I have a control table that contains various values: numeric, character, and dates. They are all stored as VARCHARs, but when a value is numeric, can I perform any easy check to verify that a value is a number? Is there a function "isnumeric" that will do this?
I prefer to store dates as dates and numbers as numbers and would probably be looking for a different solution, if this table is going to be of any real size in the future. There are no native "isnumeric"-type functions in Oracle; however, it is very easy to write one. Take the following function, for example:
SQL> create or replace 2 function isnumeric 3 ( p_string in varchar2) 4 return boolean 5 as 6 l_number number; 7 begin 8 l_number := p_string; 9 return TRUE; 10 exception 11 when others then 12 return FALSE; 13 end; 14 / Function created.
This function will return TRUE if the input string can be converted to a number by use of the current session's NLS settings. For dates, you can get a bit fancier and pass in the format to use:
SQL> create or replace 2 function isdate 3 ( p_string in varchar2, 4 p_fmt in varchar2 := null) 5 return boolean 6 as 7 l_date date; 8 begin 9 l_date := 10 to_date(p_string,p_fmt); 11 return TRUE; 12 exception 13 when others then 14 return FALSE; 15 end; 16 / Function created.
Analytics to the Rescue (Again)
I have the following test data:
select * from test_sort; T_NM P_NM ID ---- ---- -- 01t 02P 36 01t 01p 37 03t 02P 38 03t 01p 39 02T 02P 40 02T 01p 41
I would like to run a query that produces data in the following order:
T_NM P_NM ID ---- ---- -- 01t 01p 37 01t 02P 36 03t 01p 39 03t 02P 38 02T 01p 41 02T 02P 40
The sorting is based on the minimum ID by T_NM (36 for every 01t, 38 for every 03t, and 40 for every 02T) and then sorting within that by P_NM. I've tried various subqueries and analytic functions (rank, dense_rank, row_number). It seems so simple, but I can't seem to get it. Any ideas?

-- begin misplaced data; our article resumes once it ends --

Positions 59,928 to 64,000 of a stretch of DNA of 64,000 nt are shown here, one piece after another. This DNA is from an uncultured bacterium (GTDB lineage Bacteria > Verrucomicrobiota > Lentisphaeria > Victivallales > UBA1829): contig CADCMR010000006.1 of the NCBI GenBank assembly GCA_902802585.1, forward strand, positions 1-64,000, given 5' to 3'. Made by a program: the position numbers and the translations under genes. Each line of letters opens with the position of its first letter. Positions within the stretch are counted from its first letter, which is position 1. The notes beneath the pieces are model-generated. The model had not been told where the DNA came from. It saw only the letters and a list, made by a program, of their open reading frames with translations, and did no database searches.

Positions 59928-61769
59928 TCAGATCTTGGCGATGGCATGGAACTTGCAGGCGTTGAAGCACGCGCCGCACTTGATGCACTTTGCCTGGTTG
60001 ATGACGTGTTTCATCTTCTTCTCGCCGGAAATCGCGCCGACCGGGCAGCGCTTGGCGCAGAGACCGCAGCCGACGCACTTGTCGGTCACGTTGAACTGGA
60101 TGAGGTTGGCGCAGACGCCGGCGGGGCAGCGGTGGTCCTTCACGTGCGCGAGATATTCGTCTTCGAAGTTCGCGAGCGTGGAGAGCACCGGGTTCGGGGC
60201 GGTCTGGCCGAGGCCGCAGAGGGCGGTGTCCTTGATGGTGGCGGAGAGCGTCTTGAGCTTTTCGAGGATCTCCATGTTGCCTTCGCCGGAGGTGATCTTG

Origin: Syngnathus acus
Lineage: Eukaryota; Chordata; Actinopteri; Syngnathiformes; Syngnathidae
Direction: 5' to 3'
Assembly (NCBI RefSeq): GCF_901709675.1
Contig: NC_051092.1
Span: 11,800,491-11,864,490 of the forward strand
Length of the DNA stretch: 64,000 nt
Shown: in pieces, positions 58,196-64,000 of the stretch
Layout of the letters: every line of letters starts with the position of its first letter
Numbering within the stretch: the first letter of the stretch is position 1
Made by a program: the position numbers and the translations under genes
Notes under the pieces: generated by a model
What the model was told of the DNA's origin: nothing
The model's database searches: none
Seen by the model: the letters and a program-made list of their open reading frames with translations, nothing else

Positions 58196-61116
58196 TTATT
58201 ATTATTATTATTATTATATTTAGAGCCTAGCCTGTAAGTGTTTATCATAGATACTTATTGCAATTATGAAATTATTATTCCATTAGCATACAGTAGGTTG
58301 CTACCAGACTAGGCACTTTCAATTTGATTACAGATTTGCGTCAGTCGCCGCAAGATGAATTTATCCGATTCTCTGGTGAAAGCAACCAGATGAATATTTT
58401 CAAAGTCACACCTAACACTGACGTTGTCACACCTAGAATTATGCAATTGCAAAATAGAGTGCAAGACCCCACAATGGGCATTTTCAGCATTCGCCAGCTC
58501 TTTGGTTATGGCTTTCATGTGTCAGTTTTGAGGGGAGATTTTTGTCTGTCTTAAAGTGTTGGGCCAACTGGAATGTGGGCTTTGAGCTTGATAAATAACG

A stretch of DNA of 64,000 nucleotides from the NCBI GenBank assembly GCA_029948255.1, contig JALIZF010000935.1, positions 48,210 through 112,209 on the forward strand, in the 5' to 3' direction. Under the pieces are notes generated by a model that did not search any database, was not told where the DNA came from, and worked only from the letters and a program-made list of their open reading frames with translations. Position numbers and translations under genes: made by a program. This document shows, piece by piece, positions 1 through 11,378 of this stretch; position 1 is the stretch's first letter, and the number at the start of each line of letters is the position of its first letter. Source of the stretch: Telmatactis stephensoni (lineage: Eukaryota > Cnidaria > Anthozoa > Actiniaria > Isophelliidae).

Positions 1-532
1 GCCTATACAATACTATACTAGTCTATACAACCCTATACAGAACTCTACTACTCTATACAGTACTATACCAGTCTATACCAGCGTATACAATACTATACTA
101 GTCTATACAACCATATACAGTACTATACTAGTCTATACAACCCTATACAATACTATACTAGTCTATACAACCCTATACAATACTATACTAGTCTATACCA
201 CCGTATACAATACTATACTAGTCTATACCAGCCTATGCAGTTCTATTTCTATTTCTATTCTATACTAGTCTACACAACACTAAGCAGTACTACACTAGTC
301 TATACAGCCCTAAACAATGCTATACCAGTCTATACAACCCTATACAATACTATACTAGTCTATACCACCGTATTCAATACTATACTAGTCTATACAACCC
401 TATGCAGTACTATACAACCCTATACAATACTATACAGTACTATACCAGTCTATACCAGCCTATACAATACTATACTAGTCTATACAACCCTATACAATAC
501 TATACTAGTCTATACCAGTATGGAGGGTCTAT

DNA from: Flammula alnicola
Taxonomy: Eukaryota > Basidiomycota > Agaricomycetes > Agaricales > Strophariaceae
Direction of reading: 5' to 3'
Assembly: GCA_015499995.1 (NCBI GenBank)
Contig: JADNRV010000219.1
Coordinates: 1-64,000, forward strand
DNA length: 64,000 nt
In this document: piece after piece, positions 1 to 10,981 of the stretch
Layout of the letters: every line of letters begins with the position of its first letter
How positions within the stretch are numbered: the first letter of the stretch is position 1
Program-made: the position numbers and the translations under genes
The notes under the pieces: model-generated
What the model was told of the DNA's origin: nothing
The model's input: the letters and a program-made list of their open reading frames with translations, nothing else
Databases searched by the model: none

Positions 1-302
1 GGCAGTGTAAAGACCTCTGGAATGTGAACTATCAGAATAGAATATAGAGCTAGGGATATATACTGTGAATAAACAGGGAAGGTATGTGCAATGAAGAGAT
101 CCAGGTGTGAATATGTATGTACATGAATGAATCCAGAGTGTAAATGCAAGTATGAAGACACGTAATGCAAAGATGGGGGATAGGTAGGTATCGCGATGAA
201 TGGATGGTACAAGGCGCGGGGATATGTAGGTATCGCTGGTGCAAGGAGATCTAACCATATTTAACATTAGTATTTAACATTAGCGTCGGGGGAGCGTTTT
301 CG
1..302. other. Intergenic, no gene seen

The answer here is hidden in the question; you described the sorting as "based on the minimum ID by T_NM ." That is almost the solution in this case. All you need to do is type in this SQL:
SQL> select t_nm, p_nm, id, 2 min(id) 3 over (partition by t_nm) 4 min_id 5 from test_sort 6 order by 4, 2 7 / T_NM P_NM ID MIN_ID ---- ---- -- ------ 01t 01p 37 36 01t 02P 36 36 03t 01p 39 38 03t 02P 38 38 02T 01p 41 40 02T 02P 40 40 6 rows selected.
You can now order by the minimum ID by T_NM and then, within that, by the P_NM column. Analytics rock.
We have a third-party application we use for selecting specific values from several tables. The character values stored in a field can be in any of the following formats: Bell, bell, BELL, beLL, and so on. Is there a way to force (change) values (either to upper- or lowercase) during DML other than by using triggers? And if not, is there a way to force a SELECT query (other than using functions UPPER or LOWER) to return all the values, regardless of case?
In Oracle 10g, there is a way to do this. Prior to Oracle 10g, you had to adopt one of the following strategies:
Use a function-based index on UPPER ( column_name ) and modify the queries to use WHERE UPPER ( column_name ) = value.
Use a trigger to roll the column value to upper- or lowercase upon modification.
Use Oracle Text to create a TEXT index on the column; text indexes (which would then mandate the use of the CONTAINS operator in the predicate) can be case-sensitive or -insensitive.
In each of these cases, one of your conditions would have been violated. You would have needed to use triggers, or UPPER() or CONTAINS in the WHERE clause.
In Oracle 10g, you can do this transparently. Suppose you have the following table of data:
SQL> select * from t; DATA -------------- Hello HeLlO HELLO
And suppose you run the following query:
SQL> variable x varchar2(25) SQL> exec :x := 'hello'; SQL> select * 2 from t 3 where data = :x; no rows selected
Nothing in that table matches "hello" in lowercase. Well, with some ALTER SESSION s, you can change all that:
SQL> alter session 2 set nls_comp=ansi; Session altered. SQL> alter session 2 set nls_sort=binary_ci; Session altered. SQL> select * 2 from t 3 where data = :x; DATA -------------- Hello HeLlO HELLO
This is the same query with the same input data, but with a very different result. The effect of these two ALTER SESSION directives is to enable case- insensitive comparisons for =, <, and >.
You can, in fact, take this one step further and even index the data in a case-insensitive fashion, allowing searches on this data to utilize indexes when it makes sense. Consider the following example:
SQL> create index t_idx on 2 t( nlssort( data, 3 'NLS_SORT=BINARY_CI' ) ); Index created. SQL> begin 2 dbms_stats.set_table_stats 3 (ownname=>user, 4 tabname=>'T', 5 numrows=> 100000); 6 end; 7 /